Music legend Paul McCartney, one of two surviving members of the Beatles, arrived in Israel on Wednesday ahead of his first-ever concert in the Jewish state.
The British musician told journalists and fans who greeted him at Ben Gurion airport outside Tel Aviv that he wanted to bring "a message of peace and love" to the Middle East, according to Israeli public radio.
He will perform an outdoor concert in Tel Aviv on Thursday.
The gig, part of a series of one-off concerts in places the 66-year-old musician has never visited before, comes after two previous unsuccessful attempts by McCartney to perform in the Jewish state.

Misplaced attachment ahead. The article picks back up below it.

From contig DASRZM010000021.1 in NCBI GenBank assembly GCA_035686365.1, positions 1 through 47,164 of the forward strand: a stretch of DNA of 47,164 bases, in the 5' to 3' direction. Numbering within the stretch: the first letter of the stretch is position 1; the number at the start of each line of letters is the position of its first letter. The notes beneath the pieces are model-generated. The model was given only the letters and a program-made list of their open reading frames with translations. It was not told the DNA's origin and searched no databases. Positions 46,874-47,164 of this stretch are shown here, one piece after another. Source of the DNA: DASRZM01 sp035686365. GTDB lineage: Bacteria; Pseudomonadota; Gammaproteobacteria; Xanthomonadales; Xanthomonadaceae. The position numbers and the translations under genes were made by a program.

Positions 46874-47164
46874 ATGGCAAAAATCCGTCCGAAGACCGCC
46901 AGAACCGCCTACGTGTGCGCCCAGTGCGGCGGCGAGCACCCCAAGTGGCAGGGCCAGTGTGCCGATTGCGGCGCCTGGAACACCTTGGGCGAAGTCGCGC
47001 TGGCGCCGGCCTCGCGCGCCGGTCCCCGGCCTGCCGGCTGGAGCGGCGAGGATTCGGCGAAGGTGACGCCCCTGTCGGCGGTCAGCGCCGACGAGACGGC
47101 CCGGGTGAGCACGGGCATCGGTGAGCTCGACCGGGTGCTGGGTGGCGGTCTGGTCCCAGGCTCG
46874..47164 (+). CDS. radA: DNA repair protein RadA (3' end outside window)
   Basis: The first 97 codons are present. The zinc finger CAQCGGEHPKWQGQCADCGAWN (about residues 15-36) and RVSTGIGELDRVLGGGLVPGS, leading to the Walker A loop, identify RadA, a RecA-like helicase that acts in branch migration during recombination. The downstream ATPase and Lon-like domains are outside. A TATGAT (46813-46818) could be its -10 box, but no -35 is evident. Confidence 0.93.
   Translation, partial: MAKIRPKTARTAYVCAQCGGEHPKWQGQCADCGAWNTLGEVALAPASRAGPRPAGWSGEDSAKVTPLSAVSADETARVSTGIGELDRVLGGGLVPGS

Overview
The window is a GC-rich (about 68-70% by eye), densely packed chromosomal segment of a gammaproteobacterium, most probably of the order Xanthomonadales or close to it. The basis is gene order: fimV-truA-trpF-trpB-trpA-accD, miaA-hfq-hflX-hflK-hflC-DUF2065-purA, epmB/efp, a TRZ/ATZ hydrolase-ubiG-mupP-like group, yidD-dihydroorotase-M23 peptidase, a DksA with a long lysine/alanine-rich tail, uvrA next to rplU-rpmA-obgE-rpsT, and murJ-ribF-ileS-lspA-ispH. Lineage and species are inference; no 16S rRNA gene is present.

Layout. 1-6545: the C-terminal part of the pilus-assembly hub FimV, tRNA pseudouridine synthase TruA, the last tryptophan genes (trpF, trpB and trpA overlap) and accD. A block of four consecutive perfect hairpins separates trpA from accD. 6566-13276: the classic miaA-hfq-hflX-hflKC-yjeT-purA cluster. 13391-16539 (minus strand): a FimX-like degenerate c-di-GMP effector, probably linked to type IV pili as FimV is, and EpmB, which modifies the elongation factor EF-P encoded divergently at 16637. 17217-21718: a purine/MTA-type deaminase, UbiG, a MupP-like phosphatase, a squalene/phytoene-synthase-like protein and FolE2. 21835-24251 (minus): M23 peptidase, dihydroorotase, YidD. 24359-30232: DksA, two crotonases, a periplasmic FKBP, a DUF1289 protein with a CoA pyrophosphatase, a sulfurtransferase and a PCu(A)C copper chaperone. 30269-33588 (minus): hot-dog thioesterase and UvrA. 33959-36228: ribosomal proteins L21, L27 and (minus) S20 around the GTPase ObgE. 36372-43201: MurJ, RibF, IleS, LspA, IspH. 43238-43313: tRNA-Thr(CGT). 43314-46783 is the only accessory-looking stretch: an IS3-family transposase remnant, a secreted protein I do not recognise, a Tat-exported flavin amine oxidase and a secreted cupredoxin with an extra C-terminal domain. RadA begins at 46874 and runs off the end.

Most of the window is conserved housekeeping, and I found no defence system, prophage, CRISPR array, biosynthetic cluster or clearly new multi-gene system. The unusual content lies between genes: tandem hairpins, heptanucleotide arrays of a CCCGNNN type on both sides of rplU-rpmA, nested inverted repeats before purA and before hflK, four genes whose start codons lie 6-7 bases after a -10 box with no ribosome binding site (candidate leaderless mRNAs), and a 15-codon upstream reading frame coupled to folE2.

The Beatles drew up plans to play in Israel at the height of Beatlemania in 1965, but they were cancelled after sponsors failed to raise enough money and lawmakers voiced concern that they might corrupt young Israeli minds.
McCartney also nearly performed in Israel in the late 1970s, but concerts with his post-Beatles band Wings were cancelled due to problems with the venues, he said in comments posted on his website.
In January Israel apologised for the cancellation of the 1965 concert in letters to the two surviving members of the Beatles -- McCartney and Ringo Starr -- and the families of deceased members John Lennon and George Harrison.
McCartney has played a number of one-off concerts this year, including the "Independence Concert" in Ukraine in June and in Quebec in July.